Looks like Microsoft got something right at last! It seems to me that a system that a) tracks what you listen to and b) sneakily starts billing you after a number of listens, is a system that does not deserve to live anyway. Pay-per-listen is nothing more than pure, rank greed - once I have a tune on my computer, I don't want to have to worry about what it's costing me every time I play it. What if I'm half-way through a track and the phone rings? That listen is ruined, but I still have to pay. Or what if I have to skip through several tracks, listening to a few seconds of each one, looking for a particular passage? I have to pay for all of them, even though I'm only really listening to one. They can stick that idea where the sun don't shine with spikes on!
Not to mention the blatant violation of privacy that occurs when companies like Weedshare can build profiles of their audience's listening habits, attach those profiles to a real identity (by virtue of extracting payment from them) and possibly sell those profiles to advertisers who'd then spam me with the likes of "Hello Steve, heard you like [insert artist here] trax! Well, have we got an awesome deal for you..." While I accept that advertising is an essential part of business, I point-blank refuse to buy anything where an advertising company has used profiling and calculated psychology to try to mind-bend me into buying something I might not normally buy. Even if it IS something I really want, cheaper than anywhere else. I'll buy it somewhere else, dearer if need be, from someone whose business is sales, not mind control.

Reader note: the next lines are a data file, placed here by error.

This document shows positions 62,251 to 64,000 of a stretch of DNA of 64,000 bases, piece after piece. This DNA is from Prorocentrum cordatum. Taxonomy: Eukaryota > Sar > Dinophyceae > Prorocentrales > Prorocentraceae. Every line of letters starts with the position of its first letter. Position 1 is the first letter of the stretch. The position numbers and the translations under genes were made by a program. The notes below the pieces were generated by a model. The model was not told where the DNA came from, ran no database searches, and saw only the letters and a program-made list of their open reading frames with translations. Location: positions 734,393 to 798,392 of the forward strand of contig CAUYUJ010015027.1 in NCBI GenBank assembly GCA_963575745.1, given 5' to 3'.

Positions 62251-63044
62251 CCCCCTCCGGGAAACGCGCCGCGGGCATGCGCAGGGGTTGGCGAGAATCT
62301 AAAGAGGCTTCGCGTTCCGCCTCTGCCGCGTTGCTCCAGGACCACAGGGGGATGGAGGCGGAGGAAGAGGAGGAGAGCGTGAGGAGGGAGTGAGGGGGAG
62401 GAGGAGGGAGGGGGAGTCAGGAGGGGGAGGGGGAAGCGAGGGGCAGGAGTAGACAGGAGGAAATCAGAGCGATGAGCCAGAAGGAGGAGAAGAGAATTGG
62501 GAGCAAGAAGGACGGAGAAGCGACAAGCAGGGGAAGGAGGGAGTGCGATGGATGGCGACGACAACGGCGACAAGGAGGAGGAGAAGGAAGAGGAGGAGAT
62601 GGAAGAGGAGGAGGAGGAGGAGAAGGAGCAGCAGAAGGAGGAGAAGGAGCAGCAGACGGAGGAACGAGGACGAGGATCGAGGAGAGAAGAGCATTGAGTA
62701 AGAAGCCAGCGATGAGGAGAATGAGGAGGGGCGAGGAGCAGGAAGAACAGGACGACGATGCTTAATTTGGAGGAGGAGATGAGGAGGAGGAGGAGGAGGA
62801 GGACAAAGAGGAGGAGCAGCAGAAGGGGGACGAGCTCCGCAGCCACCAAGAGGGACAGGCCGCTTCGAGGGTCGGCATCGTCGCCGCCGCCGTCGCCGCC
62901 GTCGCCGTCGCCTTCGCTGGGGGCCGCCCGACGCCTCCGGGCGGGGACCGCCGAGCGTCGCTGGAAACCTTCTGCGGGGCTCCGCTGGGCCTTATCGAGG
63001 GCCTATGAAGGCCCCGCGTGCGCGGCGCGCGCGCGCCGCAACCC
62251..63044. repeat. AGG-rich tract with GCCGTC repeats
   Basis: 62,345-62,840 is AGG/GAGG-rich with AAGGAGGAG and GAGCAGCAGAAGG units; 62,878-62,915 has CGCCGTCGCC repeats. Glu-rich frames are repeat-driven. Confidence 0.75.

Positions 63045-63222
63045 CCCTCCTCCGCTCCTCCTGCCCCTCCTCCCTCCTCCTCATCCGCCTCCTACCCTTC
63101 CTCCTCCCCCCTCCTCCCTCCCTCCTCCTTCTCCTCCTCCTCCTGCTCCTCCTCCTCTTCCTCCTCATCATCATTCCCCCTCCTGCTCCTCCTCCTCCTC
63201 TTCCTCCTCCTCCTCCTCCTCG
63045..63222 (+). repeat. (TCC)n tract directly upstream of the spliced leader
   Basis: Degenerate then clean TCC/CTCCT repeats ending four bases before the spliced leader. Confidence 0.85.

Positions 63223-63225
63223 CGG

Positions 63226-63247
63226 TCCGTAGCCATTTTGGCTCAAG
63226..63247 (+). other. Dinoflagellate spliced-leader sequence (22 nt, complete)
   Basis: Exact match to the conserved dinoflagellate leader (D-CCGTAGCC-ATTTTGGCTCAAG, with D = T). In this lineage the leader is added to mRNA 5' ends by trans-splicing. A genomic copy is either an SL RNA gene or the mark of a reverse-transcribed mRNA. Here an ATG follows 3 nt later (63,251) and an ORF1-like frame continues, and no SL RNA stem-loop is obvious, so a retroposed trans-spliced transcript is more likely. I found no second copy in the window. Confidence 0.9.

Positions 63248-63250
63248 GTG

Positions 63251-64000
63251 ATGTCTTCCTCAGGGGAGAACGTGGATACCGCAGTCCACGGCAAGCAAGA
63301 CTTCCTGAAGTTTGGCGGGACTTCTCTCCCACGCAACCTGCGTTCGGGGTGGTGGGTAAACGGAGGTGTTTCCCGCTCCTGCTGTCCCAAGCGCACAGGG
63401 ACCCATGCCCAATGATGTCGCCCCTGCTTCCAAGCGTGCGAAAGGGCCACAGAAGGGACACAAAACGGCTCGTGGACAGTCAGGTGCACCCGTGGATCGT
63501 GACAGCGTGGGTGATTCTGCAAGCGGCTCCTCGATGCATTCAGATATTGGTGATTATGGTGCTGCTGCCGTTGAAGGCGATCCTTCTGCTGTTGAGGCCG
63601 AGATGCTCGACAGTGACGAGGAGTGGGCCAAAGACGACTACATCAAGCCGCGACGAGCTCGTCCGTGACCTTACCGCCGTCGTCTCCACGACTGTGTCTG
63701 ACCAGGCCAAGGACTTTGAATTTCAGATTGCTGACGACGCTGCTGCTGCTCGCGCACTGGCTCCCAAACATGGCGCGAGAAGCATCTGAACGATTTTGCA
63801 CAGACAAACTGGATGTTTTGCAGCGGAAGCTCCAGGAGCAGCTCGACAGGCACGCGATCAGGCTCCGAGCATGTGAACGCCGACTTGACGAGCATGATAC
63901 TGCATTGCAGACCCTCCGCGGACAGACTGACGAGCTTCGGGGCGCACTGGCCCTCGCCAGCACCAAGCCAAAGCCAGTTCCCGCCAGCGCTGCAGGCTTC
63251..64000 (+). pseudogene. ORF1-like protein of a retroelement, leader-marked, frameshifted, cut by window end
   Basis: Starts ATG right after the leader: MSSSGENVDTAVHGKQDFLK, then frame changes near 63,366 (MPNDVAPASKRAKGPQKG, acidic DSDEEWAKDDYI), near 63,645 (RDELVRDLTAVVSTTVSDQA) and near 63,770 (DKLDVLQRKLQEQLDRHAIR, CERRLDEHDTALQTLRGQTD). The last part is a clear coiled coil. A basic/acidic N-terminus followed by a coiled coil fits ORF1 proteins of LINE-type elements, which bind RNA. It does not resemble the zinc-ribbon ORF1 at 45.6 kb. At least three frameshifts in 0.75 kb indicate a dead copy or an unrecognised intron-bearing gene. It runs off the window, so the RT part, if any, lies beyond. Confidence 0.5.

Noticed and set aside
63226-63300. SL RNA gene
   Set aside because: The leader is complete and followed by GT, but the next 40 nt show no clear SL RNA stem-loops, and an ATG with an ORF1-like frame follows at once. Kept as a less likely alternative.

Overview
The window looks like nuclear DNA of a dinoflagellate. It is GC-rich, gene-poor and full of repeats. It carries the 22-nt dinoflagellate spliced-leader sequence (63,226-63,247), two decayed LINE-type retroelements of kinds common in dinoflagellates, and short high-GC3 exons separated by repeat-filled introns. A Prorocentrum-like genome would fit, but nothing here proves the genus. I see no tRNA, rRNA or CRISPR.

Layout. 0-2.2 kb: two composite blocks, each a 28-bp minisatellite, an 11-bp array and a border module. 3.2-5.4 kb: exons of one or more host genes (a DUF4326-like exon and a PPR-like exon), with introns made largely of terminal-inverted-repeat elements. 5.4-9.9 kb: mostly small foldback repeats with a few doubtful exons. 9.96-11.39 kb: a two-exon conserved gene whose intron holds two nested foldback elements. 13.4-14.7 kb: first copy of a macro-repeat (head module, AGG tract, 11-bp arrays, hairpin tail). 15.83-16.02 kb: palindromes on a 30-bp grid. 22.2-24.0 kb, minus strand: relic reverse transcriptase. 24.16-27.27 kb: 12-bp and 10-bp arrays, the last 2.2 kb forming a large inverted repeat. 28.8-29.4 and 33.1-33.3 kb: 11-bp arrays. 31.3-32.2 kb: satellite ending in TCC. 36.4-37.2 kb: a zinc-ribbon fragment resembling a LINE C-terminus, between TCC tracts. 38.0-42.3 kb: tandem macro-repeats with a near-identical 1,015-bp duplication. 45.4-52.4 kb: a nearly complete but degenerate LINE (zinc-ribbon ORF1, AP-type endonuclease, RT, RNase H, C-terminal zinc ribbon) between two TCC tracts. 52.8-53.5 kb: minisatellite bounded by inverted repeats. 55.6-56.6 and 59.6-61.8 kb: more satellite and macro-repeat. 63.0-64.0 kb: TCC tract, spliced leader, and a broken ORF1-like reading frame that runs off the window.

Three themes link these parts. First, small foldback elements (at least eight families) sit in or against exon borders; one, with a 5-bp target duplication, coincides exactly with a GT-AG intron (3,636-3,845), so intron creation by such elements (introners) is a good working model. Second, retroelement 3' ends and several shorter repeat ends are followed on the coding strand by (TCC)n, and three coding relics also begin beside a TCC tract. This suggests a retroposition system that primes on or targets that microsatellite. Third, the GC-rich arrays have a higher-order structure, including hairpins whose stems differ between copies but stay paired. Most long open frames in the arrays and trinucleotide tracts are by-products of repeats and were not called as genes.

So if Microsoft's new media player excludes con-artists like Weedshare from sneaky enticement and billing practices, and prevents them from building psych-manipulation profiles of their customers, I'm all for it. All my music is MP3, and all my video is XviD AVI, to which I convert any other formats I get. Nothing else. That way, I know I can do what I want with my files and don't have to worry about nasty surprises down the track.